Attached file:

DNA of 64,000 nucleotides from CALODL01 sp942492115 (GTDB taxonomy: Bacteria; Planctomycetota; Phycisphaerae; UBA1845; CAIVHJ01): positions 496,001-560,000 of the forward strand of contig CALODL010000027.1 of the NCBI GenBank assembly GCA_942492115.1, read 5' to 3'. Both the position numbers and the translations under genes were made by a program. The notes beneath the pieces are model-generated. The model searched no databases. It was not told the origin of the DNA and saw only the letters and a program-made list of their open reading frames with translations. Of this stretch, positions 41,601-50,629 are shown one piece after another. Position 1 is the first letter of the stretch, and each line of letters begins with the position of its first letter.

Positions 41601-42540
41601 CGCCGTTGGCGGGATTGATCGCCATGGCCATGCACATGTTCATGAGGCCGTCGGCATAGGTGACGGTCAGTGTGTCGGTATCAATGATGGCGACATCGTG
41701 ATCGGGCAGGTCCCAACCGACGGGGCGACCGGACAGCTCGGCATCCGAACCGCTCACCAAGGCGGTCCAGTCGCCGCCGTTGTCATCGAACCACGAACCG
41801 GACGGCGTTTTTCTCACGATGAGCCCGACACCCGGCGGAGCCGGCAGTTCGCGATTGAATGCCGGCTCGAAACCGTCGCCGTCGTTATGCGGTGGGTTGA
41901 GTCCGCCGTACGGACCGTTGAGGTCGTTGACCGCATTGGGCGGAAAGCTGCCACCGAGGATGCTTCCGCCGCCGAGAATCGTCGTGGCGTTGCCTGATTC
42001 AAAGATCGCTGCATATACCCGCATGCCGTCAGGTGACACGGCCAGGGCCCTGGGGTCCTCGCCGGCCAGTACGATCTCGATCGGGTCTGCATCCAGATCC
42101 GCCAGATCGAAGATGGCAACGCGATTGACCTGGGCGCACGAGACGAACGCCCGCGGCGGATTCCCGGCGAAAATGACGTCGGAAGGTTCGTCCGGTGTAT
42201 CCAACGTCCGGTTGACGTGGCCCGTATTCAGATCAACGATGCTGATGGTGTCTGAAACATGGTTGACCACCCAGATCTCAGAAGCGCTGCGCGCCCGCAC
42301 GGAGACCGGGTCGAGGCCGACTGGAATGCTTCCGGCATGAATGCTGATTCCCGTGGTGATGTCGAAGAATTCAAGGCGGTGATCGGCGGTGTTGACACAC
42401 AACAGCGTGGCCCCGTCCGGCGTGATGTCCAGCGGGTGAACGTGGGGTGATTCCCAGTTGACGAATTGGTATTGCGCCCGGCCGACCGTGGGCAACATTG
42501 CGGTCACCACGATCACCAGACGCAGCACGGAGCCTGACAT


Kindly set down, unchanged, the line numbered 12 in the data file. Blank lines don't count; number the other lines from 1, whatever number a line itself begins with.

42501 CGGTCACCACGATCACCAGACGCAGCACGGAGCCTGACAT